Folks, from the Flight Blog, this is Cap’n Aux speaking. As promised, at the end of this post you will find a link to the story behind that amazing “Rio Gold” cabin photo from our last post, shot by Flight Attendant Anthony Reece, as he flew many of our U.S.A. Olympians back from the Rio Games.
But First . . . .
I know many of you have enjoyed my books and novels, (almost as much as I’ve enjoyed writing them!) and I’m very excited to announce the pending publication of my latest “Spy/Fly” novel, Yakuza Dynasty!
Publishing on October 5th, this is the fourth and final installment of the Code Name: Dodger Spy/Fly series.
In honor of my fellow avgeeks—and because I love aviation so much myself—the Code Name: Dodger Spy/Fly series has always contained a liberal dose of aviation scenes, and Mission Four is no exception. Shanghai’d on a Korean mobster’s Gulfstream, New York teen orphan Justin Reed must figure out a way to escape inflight!
(By the way, today’s banner pic is of my good friend Captain JD Marcellin, of People of the Sky Facebook page, aboard his new Global. JD’s Gulfstream was the original inspiration for the inflight escape scene in this book!)
It’s been a long and rocky road for Justin, as he’s been forced to square off against the evil spy Pharaoh (Mission 1: Operation Rubber Soul), drug smugglers in Mexico (Mission 2: Cartel Kidnapping) and violent terrorists in Israel (Mission 3: Jihadi Hijacking.) Now, his saga comes full circle, as Justin is discovers the shocking truth of his Japanese childhood.
Just as in the past, you’ve clamored for an early release. So, for your convenience,
Preorders Now Available for Your eReader!
Special eBook Preorder rate: $2.99!
Preorder Link: https://www.amazon.com/dp/B01LGL6OSI#nav-subnav
Stay tuned for special discounts on Missions 1-3, beginning October 1st!
What others have said of the Code Name: Dodger Series
Mission 1: “Superb, gritty and engaging, with equal doses of adventure, sentiment and thrill. A thorough entertainer!”Online Book Club
Mission 1: I’m 50 years older than the target market for this book, and I couldn’t put it down!George Nolly, Airline Pilot, Author, Hamfist trilogy
Mission 2: “4/4 STARS! Fast-paced, action-packed spy novel. Reluctant and avid readers who enjoy teenage, fast-paced spy adventures will love reading this book !”Online Book Club
Mission 2: All expectations were exceeded! The ending was nothing short of a great surprise!”Karlene Petitt, airline pilot and author, Flight to Success trilogy
Mission 3: “A free-wheeling, engaging espionage tale that aims to enlighten readers!”Kirkus Review
Mission 3: “4 out of 4 stars! Superb on so many levels. A well-executed juggling act with just the right amount of humor. A highly detailed, entertaining, and character-driven spy thriller!”Online Book Club
As with all my books, half of ALL author proceeds go to the orphan charities kinshipunited.org and flyingkites.org!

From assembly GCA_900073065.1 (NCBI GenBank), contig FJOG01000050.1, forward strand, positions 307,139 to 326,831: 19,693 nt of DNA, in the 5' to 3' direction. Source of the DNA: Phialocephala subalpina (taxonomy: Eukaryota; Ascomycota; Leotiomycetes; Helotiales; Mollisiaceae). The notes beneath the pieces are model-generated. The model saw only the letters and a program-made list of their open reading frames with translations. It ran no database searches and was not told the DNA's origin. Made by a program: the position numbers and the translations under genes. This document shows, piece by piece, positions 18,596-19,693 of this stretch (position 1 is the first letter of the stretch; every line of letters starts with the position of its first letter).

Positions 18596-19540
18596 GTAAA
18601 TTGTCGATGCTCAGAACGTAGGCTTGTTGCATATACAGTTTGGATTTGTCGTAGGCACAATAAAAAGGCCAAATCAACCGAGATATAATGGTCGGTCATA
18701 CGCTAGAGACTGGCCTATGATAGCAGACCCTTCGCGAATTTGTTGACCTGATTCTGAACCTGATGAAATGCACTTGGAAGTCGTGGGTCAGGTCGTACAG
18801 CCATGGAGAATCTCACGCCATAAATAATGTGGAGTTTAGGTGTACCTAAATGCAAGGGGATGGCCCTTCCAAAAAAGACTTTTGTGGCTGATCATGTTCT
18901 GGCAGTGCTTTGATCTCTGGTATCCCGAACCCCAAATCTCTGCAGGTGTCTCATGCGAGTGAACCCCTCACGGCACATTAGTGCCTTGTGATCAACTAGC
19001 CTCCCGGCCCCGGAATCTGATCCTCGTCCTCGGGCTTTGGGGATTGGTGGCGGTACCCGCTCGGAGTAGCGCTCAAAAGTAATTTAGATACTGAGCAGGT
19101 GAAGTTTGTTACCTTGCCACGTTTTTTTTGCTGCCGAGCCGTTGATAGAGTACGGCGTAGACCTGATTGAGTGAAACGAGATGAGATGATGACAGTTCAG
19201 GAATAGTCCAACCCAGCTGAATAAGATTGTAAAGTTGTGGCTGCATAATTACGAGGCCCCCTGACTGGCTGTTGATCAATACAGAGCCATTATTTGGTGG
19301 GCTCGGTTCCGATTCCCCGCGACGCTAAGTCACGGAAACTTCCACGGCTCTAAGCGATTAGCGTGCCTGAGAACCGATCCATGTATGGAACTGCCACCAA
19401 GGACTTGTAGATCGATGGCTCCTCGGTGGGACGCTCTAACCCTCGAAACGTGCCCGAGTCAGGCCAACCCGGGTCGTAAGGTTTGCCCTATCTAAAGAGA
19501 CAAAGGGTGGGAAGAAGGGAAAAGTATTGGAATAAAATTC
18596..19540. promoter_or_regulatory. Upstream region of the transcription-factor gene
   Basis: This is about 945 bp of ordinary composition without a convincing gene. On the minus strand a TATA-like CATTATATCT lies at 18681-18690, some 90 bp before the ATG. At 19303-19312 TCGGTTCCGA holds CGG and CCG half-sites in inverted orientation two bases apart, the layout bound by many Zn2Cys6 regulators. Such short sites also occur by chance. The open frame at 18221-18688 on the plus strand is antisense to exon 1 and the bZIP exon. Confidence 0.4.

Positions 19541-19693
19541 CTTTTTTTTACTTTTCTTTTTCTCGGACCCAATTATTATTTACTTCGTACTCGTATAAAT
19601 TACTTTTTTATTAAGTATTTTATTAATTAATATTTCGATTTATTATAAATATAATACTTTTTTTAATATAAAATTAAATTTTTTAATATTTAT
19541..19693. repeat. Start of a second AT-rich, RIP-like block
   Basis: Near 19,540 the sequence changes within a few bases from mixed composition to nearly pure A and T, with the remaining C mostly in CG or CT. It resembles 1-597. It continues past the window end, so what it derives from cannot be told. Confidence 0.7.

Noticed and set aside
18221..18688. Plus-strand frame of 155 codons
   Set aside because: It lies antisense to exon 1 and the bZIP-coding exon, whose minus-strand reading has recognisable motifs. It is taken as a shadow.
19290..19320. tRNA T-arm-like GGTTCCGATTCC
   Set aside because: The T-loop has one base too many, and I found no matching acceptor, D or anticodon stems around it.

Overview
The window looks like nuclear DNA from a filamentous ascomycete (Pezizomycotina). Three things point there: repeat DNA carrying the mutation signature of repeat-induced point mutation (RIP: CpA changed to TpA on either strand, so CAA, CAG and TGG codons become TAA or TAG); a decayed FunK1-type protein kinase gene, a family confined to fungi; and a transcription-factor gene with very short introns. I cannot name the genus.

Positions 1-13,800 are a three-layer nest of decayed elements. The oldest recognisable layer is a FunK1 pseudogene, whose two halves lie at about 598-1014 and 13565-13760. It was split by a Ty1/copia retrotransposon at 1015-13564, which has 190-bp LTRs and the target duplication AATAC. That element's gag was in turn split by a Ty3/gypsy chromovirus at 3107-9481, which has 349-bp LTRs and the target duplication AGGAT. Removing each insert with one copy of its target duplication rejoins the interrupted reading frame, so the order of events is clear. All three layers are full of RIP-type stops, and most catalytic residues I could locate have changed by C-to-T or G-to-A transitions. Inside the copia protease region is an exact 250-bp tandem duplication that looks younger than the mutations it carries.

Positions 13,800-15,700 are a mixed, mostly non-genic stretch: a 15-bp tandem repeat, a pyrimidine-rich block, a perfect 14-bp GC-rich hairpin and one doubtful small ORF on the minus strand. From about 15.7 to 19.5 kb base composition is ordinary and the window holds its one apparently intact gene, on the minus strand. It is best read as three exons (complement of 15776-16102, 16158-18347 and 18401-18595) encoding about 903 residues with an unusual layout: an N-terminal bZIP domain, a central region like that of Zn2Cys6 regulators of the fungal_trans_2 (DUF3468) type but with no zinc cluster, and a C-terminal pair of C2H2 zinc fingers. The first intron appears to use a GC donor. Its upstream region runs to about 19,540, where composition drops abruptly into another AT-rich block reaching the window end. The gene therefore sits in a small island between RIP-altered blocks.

From the back cover:
Michiko aimed a bright pink pistol at my gut . . .
She giggled. “Sakura was right. All you have to do is scream like a damsel in distress, and Justin Reed will come running straight into your arms.”
Lost in the mean streets of Japan and inexplicably pursued by Korean and Japanese mobsters, Justin must use every ounce of his street skills and CIA training to battle mafia thugs, modern-day ninjas—and a stunning, pink-haired harajuku punker named Michiko.
Fighting for his very life, Justin unearths a secret from his childhood so shocking that not even his CIA training could prepare him.
OF THE CODE NAME: DODGER SPY/FLY SERIES!
Be sure to read the free preview of the Prologue, at the bottom of this post!
To view all books, visit: http://amazon.com/author/ericauxier
For signed copies, be sure to visit our new AirwaysMag.com store at:
Rio Gold Flight
. . . As promised, here’s a link to the story behind that amazing “Rio Gold” cabin photo, shot by Flight Attendant Anthony Reece, as he flew many of our U.S.A. Olympians back from the Rio Games.
Just look at all that precious metal!
Thank you, Anthony, for a great story!
— — — —
PROLOGUE: THE STREETS OF KYOTO
It had been almost ten years since I’d set foot in my home country, and my Japanese was mighty rusty. So, practicing the old CIA skills, I did my best to eavesdrop on the passers-by, and to get back up to speed on the language.
We’d moved away after mom died, and before I’d learned very much Kanji, the complicated characters they’d “borrowed” from the Chinese to write with. It still blew my mind that both the Chinese and Japanese could read each other’s newspapers without knowing a lick of the other’s language.
Not knowing Kanji made it tough to navigate the streets, too. Fortunately, I still mostly remembered the standard, 46-character hiragana and katakana alphabet that every child learns, which was nearly always used on street signs to spell out the names. To my surprise, here in the big city, they had even started printing most of them in English.
Eying the signs at the street corner, I turned left to head toward the train station.
The hair on my neck raised. I glanced behind, wondering if someone was following me. Nothing but Japanese businesspeople, scurrying every which way.